It’s no secret that the 2016 presidential race has been a hot mess. From Hillary Clinton’s email troubles to Donald Trump’s… open mouth, it’s obvious that the American people are quickly losing faith in the supposed leaders of this country. After gaining a better understanding of the Media Richness theory and social media practices in general, I’ve arrived at some key pieces of advice I’d like to share with these candidates.
I’ll focus mostly on Donald Trump, since he’s the easiest target and a great example of many mistakes candidates should avoid. An important quality of a good leader is knowing when speaking your mind is not the most appropriate option. Here’s an example of when Trump took to Twitter to express his feelings about reporter Megyn Kelly, managing to anger countless women and media professionals:
I refuse to call Megyn Kelly a bimbo, because that would not be politically correct. Instead I will only call her a lightweight reporter!
— Donald J. Trump (@realDonaldTrump) January 27, 2016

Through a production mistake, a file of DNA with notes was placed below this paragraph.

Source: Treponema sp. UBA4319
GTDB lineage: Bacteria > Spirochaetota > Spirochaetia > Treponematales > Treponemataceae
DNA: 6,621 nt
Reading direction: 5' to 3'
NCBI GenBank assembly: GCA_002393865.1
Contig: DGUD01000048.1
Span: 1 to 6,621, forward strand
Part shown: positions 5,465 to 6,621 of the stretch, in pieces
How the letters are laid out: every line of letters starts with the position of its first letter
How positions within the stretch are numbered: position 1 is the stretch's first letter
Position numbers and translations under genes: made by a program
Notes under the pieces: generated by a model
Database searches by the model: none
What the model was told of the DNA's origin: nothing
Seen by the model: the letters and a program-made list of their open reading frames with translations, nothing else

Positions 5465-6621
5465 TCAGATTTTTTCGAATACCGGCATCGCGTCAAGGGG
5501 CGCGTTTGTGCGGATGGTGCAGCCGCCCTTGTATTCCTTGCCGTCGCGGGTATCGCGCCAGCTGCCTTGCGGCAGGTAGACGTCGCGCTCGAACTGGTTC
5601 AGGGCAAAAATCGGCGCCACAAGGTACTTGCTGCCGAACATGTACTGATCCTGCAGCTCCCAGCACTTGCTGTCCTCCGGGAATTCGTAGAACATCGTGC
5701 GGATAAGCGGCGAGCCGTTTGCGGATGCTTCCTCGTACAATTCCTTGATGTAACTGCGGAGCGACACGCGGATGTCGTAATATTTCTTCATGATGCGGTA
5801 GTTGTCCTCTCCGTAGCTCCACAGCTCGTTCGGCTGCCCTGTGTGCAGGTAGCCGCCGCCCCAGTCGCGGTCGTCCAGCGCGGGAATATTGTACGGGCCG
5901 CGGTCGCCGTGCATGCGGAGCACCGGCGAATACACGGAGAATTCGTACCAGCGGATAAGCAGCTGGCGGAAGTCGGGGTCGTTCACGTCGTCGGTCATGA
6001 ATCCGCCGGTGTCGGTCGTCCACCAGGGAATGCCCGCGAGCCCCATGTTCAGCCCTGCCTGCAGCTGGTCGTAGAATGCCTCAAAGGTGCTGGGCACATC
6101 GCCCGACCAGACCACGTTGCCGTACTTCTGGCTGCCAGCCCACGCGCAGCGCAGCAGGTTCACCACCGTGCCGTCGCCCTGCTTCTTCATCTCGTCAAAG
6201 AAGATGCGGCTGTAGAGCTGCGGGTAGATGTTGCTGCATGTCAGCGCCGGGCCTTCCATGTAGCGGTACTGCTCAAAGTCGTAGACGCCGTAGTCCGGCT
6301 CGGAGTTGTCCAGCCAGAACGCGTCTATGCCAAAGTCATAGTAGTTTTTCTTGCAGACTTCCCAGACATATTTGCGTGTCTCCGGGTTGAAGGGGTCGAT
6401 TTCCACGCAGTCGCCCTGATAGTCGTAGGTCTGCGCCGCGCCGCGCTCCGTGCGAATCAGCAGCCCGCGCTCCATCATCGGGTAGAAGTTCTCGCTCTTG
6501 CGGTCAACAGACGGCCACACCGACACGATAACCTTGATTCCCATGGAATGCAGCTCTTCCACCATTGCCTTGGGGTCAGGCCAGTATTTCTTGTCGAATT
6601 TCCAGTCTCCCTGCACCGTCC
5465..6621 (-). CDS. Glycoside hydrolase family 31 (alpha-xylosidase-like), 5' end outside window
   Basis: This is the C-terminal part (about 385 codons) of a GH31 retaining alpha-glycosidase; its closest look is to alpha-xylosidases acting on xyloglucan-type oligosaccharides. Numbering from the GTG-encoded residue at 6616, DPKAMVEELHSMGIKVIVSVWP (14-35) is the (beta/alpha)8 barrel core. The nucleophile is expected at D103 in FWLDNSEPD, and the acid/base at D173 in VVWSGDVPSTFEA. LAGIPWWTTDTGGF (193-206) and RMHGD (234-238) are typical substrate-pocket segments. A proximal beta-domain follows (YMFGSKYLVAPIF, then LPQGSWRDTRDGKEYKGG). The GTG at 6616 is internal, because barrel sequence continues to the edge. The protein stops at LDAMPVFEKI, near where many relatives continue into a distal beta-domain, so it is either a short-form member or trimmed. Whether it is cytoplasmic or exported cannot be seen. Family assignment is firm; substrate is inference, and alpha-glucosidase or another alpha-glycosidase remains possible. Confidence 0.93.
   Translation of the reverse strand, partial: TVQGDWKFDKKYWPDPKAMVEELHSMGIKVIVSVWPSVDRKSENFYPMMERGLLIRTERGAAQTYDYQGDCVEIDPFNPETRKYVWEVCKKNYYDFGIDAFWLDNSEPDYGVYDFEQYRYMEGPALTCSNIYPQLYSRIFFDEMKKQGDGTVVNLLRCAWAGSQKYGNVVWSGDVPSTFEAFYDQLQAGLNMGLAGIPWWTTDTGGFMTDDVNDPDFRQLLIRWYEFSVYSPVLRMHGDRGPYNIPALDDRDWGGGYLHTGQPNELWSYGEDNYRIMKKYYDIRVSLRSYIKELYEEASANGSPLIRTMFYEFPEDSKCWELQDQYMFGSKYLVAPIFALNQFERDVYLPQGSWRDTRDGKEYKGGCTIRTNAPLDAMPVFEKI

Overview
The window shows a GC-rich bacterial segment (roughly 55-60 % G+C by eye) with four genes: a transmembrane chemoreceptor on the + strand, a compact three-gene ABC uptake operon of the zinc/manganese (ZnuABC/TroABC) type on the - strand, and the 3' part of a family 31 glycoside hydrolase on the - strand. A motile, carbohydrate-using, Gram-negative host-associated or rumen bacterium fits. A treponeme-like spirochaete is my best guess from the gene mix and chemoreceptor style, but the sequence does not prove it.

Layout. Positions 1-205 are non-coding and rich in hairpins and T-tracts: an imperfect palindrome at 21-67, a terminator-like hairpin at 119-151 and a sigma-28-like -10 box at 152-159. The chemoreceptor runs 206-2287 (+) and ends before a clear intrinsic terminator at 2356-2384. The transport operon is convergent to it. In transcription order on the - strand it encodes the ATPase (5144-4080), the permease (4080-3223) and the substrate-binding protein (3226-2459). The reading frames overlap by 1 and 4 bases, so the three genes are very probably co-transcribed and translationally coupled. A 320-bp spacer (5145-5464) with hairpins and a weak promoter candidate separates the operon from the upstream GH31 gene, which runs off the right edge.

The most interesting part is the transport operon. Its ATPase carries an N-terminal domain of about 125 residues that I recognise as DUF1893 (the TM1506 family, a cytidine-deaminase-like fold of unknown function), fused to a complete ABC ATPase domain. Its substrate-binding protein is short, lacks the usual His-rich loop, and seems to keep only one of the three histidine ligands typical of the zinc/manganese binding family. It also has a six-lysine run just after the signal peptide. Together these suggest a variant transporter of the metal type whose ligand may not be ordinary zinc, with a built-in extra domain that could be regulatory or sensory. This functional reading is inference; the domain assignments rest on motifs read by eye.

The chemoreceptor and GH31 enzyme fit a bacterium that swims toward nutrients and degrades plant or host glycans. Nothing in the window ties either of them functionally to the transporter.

He’s also the perfect example of extreme unprofessionalism with regards to fellow candidates. There are much more mature and respectful methods of criticizing other contenders:
Truly weird Senator Rand Paul of Kentucky reminds me of a spoiled brat without a properly functioning brain. He was terrible at DEBATE!
— Donald J. Trump (@realDonaldTrump) August 11, 2015
While Trump is perfectly within his rights as an American citizen to exercise free speech, no matter how offensive, people running for political office should recognize when it’s appropriate or not to share personal opinions.
As it relates to Daft and Lengel’s Information Richness Theory, the candidates can be viewed as potential “managers.” As the co-authors point out, “managers must impose structure and clarity upon ambiguous events.” A leader needs to be able to put on a calm and collected face during a crisis and assure people that he/she has a plan of action.
Finally, I’d like draw from an important point about types of media in the richness hierarchy. Based on criteria such as capability of instant feedback, tone, and personal focus, social media can be a priceless tool in winning over voters if candidates use it properly. While face-to-face communication ranks highest in the hierarchy, it’s not a plausible method for reaching mass amounts of the population with your message. Thanks to the many social media platforms in mass use today, voters can follow candidates more closely than ever before. My biggest piece of advice is for those running to recognize that their social presence and tone plays a huge role in how America sees them.
Daft & Lengel. “Information Richness. A New Approach to Managerial Behavior and Organization Design”
University of Twente. “Media Richness Theory”